Social Media: Spotlight on the Speed of Change

Social Media: Spotlight on the Speed of Change

Social Media: Spotlight on the Speed of Change

People have complained about information overload since, well, since there were people. And I suspect that before homo sapiens, cro magnon man (and woman!) were also complaining about too much change.  Now that social media is here, change is happening faster than ever.

Insta-Updates

Insta-Updates

Insta-Updates

With the advent of social media, we can find out about our relatives’ health, life changes, and new pets instantaneously. And even if we don’t want to know, we hear about political opinions. By the way, here’s a fun piece about the latest election: Albert Einstein and the Menace of the November Election. Even on Instagram, which is the best place for introverts, in my opinion, people are yelling–YELLING!–about politics lately. Ugh.

Eustress

Eustress

Eustress

Change produces stress, and there are some types of stress that are in the Good Camp. Promotions at work, getting a seven-letter Bingo in Scrabble, or learning that you won the Lottery could be in this category.  As Elizabeth Scott outlines in When Stress is Good for You,  you don’t need to worry about all kinds of stress. Acute stress is particularly harmful. We humans like some things to remain stable, and not to have shifting sands under our feet.

Twitter, Facebook, and Instagram--Oh, My!

Twitter, Facebook, and Instagram–Oh, My!

Twitter, Facebook, and Instagram–Oh, My!

Just as all kinds of stress are not alike, not all social media platforms are created equal. Let me explain. Twitter moves fast and can catch you off-guard with its constantly moving articles, memes, and newsy tidbits. Facebook can be a rabbit hole of articles about cats who think they’re dogs (and dogs who think they’re cats!), and people ranting about every possible first-world problem.  The videos and sponsored posts can move quickly as well. If you want a more peaceful social media experience, Pinterest and Instagram are much quieter–without tons of ads or newsy posts screaming at you to pay attention.

Reframing Information Overload

There are a million rabbit holes and tasks that call out to us. There are parties and business events. And there is that little voice that says “you should…”. For myself, deciding what I could do versus what I should do makes all the difference. Did you know that there’s an Information Overload Awareness Day (October 18)? And an Information Overload Research Group?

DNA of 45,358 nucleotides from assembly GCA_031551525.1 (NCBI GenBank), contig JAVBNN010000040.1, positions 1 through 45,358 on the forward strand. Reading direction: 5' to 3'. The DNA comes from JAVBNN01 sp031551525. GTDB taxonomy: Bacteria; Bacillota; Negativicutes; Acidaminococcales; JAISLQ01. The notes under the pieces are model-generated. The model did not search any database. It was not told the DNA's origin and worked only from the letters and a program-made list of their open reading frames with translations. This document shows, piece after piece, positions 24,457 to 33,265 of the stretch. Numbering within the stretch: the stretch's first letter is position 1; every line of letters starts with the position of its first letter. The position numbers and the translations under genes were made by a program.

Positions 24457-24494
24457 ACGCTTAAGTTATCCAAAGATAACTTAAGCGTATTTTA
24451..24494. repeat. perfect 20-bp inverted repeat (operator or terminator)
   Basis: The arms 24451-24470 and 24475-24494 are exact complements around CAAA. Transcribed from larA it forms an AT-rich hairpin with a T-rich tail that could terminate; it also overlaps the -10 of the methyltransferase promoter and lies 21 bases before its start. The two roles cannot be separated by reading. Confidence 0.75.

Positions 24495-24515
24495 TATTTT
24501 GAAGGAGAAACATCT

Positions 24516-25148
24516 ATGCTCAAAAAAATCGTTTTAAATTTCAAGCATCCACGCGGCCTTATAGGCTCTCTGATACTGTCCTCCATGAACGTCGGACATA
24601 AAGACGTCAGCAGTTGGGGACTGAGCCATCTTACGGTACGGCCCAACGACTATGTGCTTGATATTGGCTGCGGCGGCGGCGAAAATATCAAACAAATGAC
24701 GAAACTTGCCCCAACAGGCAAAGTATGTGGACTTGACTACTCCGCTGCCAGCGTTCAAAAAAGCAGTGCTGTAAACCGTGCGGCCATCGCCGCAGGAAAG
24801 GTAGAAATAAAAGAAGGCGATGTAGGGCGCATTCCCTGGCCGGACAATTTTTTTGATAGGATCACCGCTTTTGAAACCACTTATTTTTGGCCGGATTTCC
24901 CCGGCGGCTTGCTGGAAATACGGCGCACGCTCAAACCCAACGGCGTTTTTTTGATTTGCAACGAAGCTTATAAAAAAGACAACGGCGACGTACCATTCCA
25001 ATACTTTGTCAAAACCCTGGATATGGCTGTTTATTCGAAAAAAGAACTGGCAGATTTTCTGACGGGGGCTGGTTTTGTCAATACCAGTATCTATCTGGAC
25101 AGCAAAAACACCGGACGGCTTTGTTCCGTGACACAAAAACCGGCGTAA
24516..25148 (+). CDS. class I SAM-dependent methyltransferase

silence photo

Meditation and Quiet Time

Everyone needs some time to completely withdraw from the world, whether that’s through meditation, yoga, or simply quiet time in the car. For all you introverts out there, here’s Six Facts About Introverts and Social Media That Will Impress Your Friends.

silence photo

How Do You Manage the Speed of Change?

Do you withdraw from the world or does being involved and “on” 24/7 excite and exhilarate you? Leave me a comment! And thank you.

 

 

Comments

  1. Good points! I am totally an introvert and need down time. I also agree with your assessment that Instagram is more low key than the other social channels. I get overwhelmed with too much activity on social media sometimes. For example the FB group Pantsuit Nation filled up my notifications and feed all day and night on Monday and Tuesday. I couldn’t keep up and needed a break from it.

    Not all social channels are created equal! I am glad they are different.

    I am personally working on unplugging more so I can be in the moment and not distracted by what’s going on digitally.

    • Hi Justine,
      It might be harder for us for two reasons: being introverts and having to be plugged in for our jobs. Facebook has become such a rabbit hole (sometimes with real rabbits who think they’re cats!), especially during the election.

      I really enjoy the quiet of Instagram much more these days.

      Thanks for stopping by!

      Carol

  2. I’m also an introvert by nature. Social media can indeed be overwhelming. I like to engage with it in measured doses. I’m probably happiest plugging away in solitude on a new blog post or white paper.

    Being able to withdraw completely from the word is very important to me. Every morning I meditate and do a little yoga. The process of emptying my mind helps to keep me stress free and allows me to approach each new day with clarity and purpose.

    • Hi Clement,

      Yes on the plugging away in solitude–same here. Silence is soothing (and hardly ever completely silent).

      Yoga and meditation are so helpful. I like classes, where we can meditate or do yoga as a group. More and more of the people I know are opting for yoga and meditation. It’s wonderful to see!

      Thank you, as always, for your thoughtful comments.

      Carol

  3. I do enjoy change. It’s fun to just look back over say the last twenty years and try to appreciate just how much change there has been in so many area of our lives. I can be nostalgic at times for when things were simpler, but I would not trade now for then. Even with the stresses that come as part of the bargain.

    • Hi Kyle,

      Yes, I agree with you. I think a lot of us have “nostalgia glasses” on when we look back at the past. If we really went back to “simpler times” I don’t think we’d be that happy.

      Thank you for stopping by. I appreciate it!

      Carol

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